They put an old bell in the top of an imposing steeple. The bell came from a locomotive that hauled sugar cane around the 18,000-acre Angola plantation in the late 1800s, before it became a prison that was larger than the island of Manhattan.
“The Grahams wanted that steeple to be tall enough so that you could see the church from death row,” Cain said.
During one of Franklin Graham’s visits to Angola, he walked into the prison museum and saw an inmate-made casket. He was overwhelmed by the beauty and simplicity of the treated plywood. The white bedding for the inside of the coffin comes from Wal-Mart.
“He told me, ‘This is one my Dad would want to be buried in. It’s so plain, but it’s built by prisoners. We’ve got to have these,’” Cain said.
Graham ordered six coffins – for Billy Graham and his wife Ruth, for Crusades singer George Beverly Shea and his wife, and for close friend Cliff Barrows and his wife. Three inmates – Richard “Grasshopper” Leggett, Clarence “Mr. Bud” Wilkerson and David Bacon – had the special assignment. Of the three, only Bacon is still alive. He was paroled in December 2012.
“They would pray before they started every day and ask that God would anoint their work, because this was a very serious thing,” Cain said. “Billy Graham was a human – he wasn’t God – but he was one of the godliest humans on the earth. They took it very seriously. And, it was a reverent operation.”
At Franklin Graham’s request, the three inmates wood-burned their names into the outside of each casket.
Billy Graham, 99, who died Feb. 21, was laid to rest on Friday, March 2, in that Angola coffin after lying for two days in the U.S. Capitol Rotunda.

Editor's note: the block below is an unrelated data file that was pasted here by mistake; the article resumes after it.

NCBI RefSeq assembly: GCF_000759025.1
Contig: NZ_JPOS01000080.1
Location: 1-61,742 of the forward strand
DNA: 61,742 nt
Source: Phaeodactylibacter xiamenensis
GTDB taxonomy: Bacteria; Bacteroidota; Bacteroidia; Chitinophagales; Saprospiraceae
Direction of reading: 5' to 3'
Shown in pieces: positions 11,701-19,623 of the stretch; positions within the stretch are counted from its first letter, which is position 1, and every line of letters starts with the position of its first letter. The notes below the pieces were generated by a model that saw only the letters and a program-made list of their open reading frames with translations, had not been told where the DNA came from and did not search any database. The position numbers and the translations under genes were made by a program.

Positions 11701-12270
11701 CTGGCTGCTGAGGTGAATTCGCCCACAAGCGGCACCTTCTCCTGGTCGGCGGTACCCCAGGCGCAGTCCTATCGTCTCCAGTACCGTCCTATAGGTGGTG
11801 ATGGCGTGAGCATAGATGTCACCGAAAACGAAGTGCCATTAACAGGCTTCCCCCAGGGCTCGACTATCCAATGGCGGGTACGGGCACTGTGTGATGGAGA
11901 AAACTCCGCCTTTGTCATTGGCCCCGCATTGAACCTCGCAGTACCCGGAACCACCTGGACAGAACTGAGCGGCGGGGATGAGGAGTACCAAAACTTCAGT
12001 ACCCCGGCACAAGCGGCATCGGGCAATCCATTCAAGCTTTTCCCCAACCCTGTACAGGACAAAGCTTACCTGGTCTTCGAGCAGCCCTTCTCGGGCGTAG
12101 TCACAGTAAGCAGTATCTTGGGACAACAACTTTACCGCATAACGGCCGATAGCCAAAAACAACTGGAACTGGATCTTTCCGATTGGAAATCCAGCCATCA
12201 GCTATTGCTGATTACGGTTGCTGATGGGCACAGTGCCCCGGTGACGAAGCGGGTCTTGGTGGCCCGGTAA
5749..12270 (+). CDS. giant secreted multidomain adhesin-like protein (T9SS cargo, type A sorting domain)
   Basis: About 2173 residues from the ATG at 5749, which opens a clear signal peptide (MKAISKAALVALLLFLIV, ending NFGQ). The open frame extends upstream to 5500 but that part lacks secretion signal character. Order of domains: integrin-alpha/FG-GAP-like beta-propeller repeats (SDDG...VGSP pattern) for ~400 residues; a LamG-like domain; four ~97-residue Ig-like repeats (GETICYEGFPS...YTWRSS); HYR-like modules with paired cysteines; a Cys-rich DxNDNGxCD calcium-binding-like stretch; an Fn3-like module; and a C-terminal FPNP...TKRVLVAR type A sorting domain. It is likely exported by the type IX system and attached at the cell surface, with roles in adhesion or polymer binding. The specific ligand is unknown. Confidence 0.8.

Cain said the convergence of sacred circumstances – how Graham and faith brought peace to Angola and how Angola brought peace to the Graham family – leaves him almost speechless.
“If my mother in heaven knows what’s going on down here, she would be so proud, because when she wrote those little $5 checks, it influenced her son to like Billy Graham,” Cain said. “She led me in that direction.”
Since leaving Angola, Cain has taken his “moral rehabilitation” message to prisons in Illinois, Michigan, North Carolina, Texas, New Mexico, West Virginia and Pennsylvania. Cain said a respected Baylor University criminal justice study agreed the emphasis on inmate learning and spirituality had transformed Angola.
“You find morality, best of all, in religion, and I’m looking for morality to change the prisoners so they don’t hurt you again and there are fewer victims of violent crimes,” Cain said. “Morality changed the prison. It makes sense. It’s so simple, people miss it.”
While because of ill health Billy Graham never was able to visit Angola, Cain sent him a key to one of Angola’s old cells. A few years ago, Cain traveled to the mountains of Montreat, North Carolina, to offer his thanks for all that Graham and his son had made possible at Angola.
“I got to spend the afternoon with him, and he said, ‘I pray for you every day, and my nurse can verify it,’” Cain said. “And then he took out that key and he said, ‘Every day, I have a devotional, and I hold that key in my hand, and I pray for you and I pray for your prison.’ No wonder we were successful.”
Peter Finney Jr. can be reached at firstname.lastname@example.org.